Olga Ozhogina is a freelance space reporter. She contributed this article to Space.com’s Expert Voices: Op-Ed & Insights via the press center at Promin Aerospace, a Ukrainian rocket startup.
On Feb. 28, on the fourth day of Ukraine’s fight against the Russian invader, Ukraine submitted its application for European Union (EU) membership with a special expedited procedure. The application was accepted and has entered the process of consideration.
This does not mean immediate or rapid accession, but the process has been reduced three- or fourfold. Other countries have undergone this process over an eight- to 10-year period, but Ukraine will be able to join the EU much faster if all conditions are met.
When Ukraine can join the EU, this achievement will open up prospects for cooperation in all spheres of politics and business at the highest level. This holds tremendous potential for the development of the Ukrainian space industry.
As members of the EU, Ukrainians will have the chance to receive grant funding for space projects. European companies will be able to hire Ukrainian workers without bureaucratic obstacles and vice versa, and conduct joint training.
Ukraine has a rich legacy of space infrastructure and technology dating back to Soviet times, but in the last 10 years, more than 30 Ukrainian space startups have appeared. However, the average age of Ukraine’s leading space industry luminaries is over 50 years old. Thus, the country is focused on educating new specialists in the space industry.
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Ukraine’s accession to the European Space Agency
Ukraine began its gradual EU integration in 2014 when it signed its Association Agreement with the bloc.
Implementing the terms of the Association Agreement improved business conditions for the Ukrainian space industry. Space entrepreneurship started moving toward the private sector, and young startups appeared on the scene.
The Association Agreement, designed until 2022, was created to expand Ukrainian cooperation with the European Space Agency (ESA). Volodymyr Taftay, the head of Ukraine’s State Space Agency, is also convinced that Ukraine can enter ESA. Thus, this past autumn, the State Space Agency presented its plans to make Ukraine’s accession a reality.
“We have a roadmap for accession and are working closely with the European Space Agency,” Taftay said.
Ukraine is a part of the Artemis Accords, a NASA-led lunar exploration and development program that is getting much attention from ESA. Ukraine’s participation in the program will allow it to help develop technologies that can be used to create a lunar settlement.
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What are Ukrainian space companies bringing to the world?
Ukrainian space production plays a crucial role in the world market. Since 1950, when the state manufacturing enterprises Yuzhnoye and Yuzhmash were founded, Ukraine has been an important manufacturer of launch vehicles, rocket engines and space equipment.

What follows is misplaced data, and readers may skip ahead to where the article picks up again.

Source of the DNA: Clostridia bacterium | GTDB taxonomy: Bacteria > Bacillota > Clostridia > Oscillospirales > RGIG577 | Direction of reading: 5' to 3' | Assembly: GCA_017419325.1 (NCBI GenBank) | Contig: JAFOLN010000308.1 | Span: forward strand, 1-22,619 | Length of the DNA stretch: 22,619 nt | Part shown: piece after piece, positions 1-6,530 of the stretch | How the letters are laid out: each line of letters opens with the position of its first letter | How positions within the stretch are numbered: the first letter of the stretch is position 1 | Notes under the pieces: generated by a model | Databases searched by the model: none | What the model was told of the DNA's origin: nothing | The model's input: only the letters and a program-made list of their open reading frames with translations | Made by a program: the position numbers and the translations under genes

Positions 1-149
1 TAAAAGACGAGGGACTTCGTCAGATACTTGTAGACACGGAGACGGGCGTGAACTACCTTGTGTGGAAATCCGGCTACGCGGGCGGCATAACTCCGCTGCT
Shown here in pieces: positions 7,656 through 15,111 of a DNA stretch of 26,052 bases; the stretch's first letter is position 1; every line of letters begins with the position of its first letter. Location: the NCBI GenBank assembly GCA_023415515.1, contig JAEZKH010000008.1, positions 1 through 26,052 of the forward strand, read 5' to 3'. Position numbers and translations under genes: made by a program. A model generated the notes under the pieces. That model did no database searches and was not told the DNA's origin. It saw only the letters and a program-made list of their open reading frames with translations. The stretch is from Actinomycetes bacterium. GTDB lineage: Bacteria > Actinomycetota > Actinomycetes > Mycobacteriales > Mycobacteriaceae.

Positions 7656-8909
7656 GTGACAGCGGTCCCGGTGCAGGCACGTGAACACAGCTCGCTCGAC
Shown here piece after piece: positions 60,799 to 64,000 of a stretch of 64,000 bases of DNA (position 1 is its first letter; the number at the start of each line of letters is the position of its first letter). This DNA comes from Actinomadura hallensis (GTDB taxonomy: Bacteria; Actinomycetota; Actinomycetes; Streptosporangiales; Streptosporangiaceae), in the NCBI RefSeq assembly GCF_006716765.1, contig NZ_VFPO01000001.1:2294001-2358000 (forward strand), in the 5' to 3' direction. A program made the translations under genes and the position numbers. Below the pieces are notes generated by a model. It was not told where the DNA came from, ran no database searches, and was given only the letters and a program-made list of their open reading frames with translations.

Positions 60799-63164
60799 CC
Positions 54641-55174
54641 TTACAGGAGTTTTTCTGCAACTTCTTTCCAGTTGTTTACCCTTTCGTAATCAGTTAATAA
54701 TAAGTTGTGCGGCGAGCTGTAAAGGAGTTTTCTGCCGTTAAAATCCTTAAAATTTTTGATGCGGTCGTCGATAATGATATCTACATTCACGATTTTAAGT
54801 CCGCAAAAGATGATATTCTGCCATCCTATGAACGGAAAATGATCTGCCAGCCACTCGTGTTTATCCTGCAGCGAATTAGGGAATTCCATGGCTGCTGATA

Yuzhmash is producing the first stage for the American Antares rocket and the engines for Europe’s Vega rocket. The company also will build the Cyclone-4M launch vehicle to be operated from a spaceport in Canada.
In August 2021, Yuzhmash sent to the United States a dimensional docking model of the first stage of the Beta rocket by Firefly Aerospace. In January, Ukraine deployed a satellite called Sich-2-30. Seven more Ukrainian satellites are planned for launch over the next five years, one of which was developed by students at the Ihor Sikorsky Kyiv Polytechnic Institute.
The European Space Agency has also shown interest in a membraneless electric imager produced by Yuzhnoye. This device will be helpful in lunar expeditions.
A number of new private space companies appeared in Ukraine between 2015 and 2021, including SETS (Space Electric Thruster Systems), Promin Aerospace, Elliscope, Flight Control Propulsion and Orbit Boy.
Founded in 2016, SETS develops electric rocket propulsion systems and spacecraft subsystems. In 2018, the company received the Quality Label for Horizon 2020. Promin Aerospace is developing an ultralight launch vehicle to launch nano and pico satellites into orbit, while Flight Control Propulsion is developing rocket engines and other high-tech rocket equipment.
These companies are based in Ukraine’s space capital of Dnipro. It has long been a significant humanitarian nexus for refugees fleeing from Russian aggression in Eastern Ukraine. This has become even more the case since Russia launched its new invasion. Employees of many local space companies are helping collect aid for the population and the Ukrainian army to help defeat the Russian aggressor.
“Ukrainian space companies are not just continuing their work; they are also helping the country and the population by fulfilling their civic duty. After our victory, this powerful potential will be fully realized,” said Misha Rudominski, co-founder and CEO of Promin Aerospace.
He is confident that if Ukraine successfully joins the European Union, companies like Yuzhmash, the Yuzhnoye Design Bureau and private Ukrainian space companies will receive orders from ESA.
“We will become full-fledged players in the European aerospace market,” Rudominski said. “Ukrainian expertise outmatches that of the European[s] in such domains as rocket technologies and subsystems. Like space systems, we compete with them on the same level in some domains. In yet other domains, we are weaker. But this is typical, as each country in Europe already has its focus and specializations.”
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